He arrived in 1979 fresh off a bachelor’s degree in chemical engineering from the University of Madras with $500 in his pocket. Today, he is a well-known figure in the federal contracting industry.
Shiv Krishnan is chairman and CEO of INDUS, a federal information technology company he founded in 1993. Since arriving in the United States, Krishnan got his master’s degree in chemical engineering from Clarkson University, worked with several government and commercial IT providers, and even spent two summers improving his management skills at Dartmouth’s Tuck School of Business.
WashingtonExec first introduced Krishnan back in 2011, but today we are back chatting with the industry executive about INDUS, how he thinks the industry will fare in 2013, what trends he has seen emerging, his time spent in Madras, organizations that helped him along the way, and more.
When we asked industry executives to give us their outlook for 2013, uncertainty seemed to be an overall theme. Krishnan would add the word “challenge” to the theme, and it’s a factor he sees bleeding into 2014 as he adds,
“I think the real challenge is when you throw in words like sequestration, continuing resolution, and then an impending debt ceiling crisis and budget cuts. All of it combined is going to put a huge stress on spending by the federal government on contracts. With changes in technology, the government is also going to be looking at how they can save on resources and operate within a lower budget regime, which is going to introduce additional uncertainty and delays in awarding contracts.
More importantly, as long as the decisions that Congress and the President have to make are not made in a reasonable time frame, it is going to continue to delay things because uncertainty is the worst enemy of all. It is already impacting 2013, and the effect will be felt in 2014, no doubt.”
“Companies have to learn how to focus on customers and their people and build their own infrastructure and then continue to invest and make them stronger; without such commitment they will be always challenged”
In specific, Krishnan points to a trend called “lowest price, technically acceptable (LPTA) contract awards,” that INDUS “has been looking at over the last year or two that the government uses on several of the procurements.” What Krishnan and his company like to focus on is “LPTE” or lowest price, technical excellence.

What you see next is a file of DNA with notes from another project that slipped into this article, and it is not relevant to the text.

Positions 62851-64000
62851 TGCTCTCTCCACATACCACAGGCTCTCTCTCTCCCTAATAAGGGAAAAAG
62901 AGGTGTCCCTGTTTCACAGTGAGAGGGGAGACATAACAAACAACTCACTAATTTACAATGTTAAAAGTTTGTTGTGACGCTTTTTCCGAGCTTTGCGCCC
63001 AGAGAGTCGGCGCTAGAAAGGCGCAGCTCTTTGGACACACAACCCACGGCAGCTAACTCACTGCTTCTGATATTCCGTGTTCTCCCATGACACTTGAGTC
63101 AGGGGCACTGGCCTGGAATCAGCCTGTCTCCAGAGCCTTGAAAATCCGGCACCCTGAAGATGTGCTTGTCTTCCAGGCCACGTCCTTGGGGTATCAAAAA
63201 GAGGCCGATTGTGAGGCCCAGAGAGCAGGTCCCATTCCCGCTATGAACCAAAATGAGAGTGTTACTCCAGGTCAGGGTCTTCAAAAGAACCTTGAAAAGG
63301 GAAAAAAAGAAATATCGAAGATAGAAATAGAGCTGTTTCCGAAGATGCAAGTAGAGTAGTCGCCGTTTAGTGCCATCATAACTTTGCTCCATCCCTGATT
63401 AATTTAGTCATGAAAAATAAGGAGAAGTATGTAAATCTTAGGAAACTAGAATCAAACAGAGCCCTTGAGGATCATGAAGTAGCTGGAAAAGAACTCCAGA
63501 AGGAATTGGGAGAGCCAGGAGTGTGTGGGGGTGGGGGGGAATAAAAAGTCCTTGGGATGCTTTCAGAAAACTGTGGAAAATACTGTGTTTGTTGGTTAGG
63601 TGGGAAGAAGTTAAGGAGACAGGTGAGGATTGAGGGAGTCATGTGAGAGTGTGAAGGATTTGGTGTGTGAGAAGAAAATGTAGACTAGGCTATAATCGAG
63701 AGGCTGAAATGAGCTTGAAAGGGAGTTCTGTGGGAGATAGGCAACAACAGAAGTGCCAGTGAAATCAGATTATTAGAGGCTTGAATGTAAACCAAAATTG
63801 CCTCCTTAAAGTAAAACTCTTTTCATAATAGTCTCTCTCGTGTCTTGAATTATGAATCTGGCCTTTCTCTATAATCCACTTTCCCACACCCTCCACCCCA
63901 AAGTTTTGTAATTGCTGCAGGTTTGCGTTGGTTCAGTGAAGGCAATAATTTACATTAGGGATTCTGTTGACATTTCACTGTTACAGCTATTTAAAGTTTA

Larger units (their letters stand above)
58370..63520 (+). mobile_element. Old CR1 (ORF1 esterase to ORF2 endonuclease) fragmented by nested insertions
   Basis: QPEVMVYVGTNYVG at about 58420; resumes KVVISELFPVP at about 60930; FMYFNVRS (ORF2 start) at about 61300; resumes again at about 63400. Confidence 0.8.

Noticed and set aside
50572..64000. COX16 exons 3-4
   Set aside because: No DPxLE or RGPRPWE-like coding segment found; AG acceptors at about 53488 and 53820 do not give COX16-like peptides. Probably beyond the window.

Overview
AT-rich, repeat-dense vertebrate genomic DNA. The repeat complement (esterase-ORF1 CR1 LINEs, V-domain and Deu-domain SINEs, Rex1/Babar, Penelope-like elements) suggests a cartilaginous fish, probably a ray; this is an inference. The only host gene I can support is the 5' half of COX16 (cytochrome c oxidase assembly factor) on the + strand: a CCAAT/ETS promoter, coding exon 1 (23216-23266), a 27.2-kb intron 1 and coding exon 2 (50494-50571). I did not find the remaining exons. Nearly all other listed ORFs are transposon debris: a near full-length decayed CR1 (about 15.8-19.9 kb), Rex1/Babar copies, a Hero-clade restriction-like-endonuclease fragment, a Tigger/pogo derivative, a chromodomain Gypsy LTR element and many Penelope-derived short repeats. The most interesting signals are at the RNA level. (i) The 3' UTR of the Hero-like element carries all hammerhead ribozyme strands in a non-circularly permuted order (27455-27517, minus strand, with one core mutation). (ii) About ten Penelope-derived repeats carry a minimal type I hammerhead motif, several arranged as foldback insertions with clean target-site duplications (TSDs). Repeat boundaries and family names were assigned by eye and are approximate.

“You have to look at technology as an enabler. When our country is faced with budgetary challenges, you cannot expect to solve the problems by throwing more and more people at it,” Krishnan said. “We’ve got to work smarter. We’ve got to leverage technology.
As citizens, we are all very used to the immediate gratification that is offered by the internet, smartphones, Facebook, Twitter, you name it. In today’s world, the government has to be very efficient and be able to adapt and change and use those technologies too. The third area that I see as a trend is the spiraling healthcare costs.”
So in the wake of uncertainty, challenge, and delay, how does a small business survive and grow? Krishnan said that with INDUS, which became a large company about a decade prior, he always preached that one “cannot survive by wanting to be a small business or only taking advantage of all of the small business opportunities that are out there. If a company needs to prosper they have to from day one start thinking about how they are going to survive and grow as a business as opposed to being just a small business.
So the constant vigilance and desire for growth is vital. So is having the best management team and building business development processes.
It is not just a one shot deal where you just suddenly wake up one day and say ‘I’m going to not be a small business today,’” Krishnan said. “It is a long-term commitment; if you don’t invest in your own people, in your own processes and building your own infrastructure, you’ll never be able to scale and grow. Companies have to learn how to focus on customers and their people and build their own infrastructure and then continue to invest and make them stronger; without such commitment they will be always challenged.”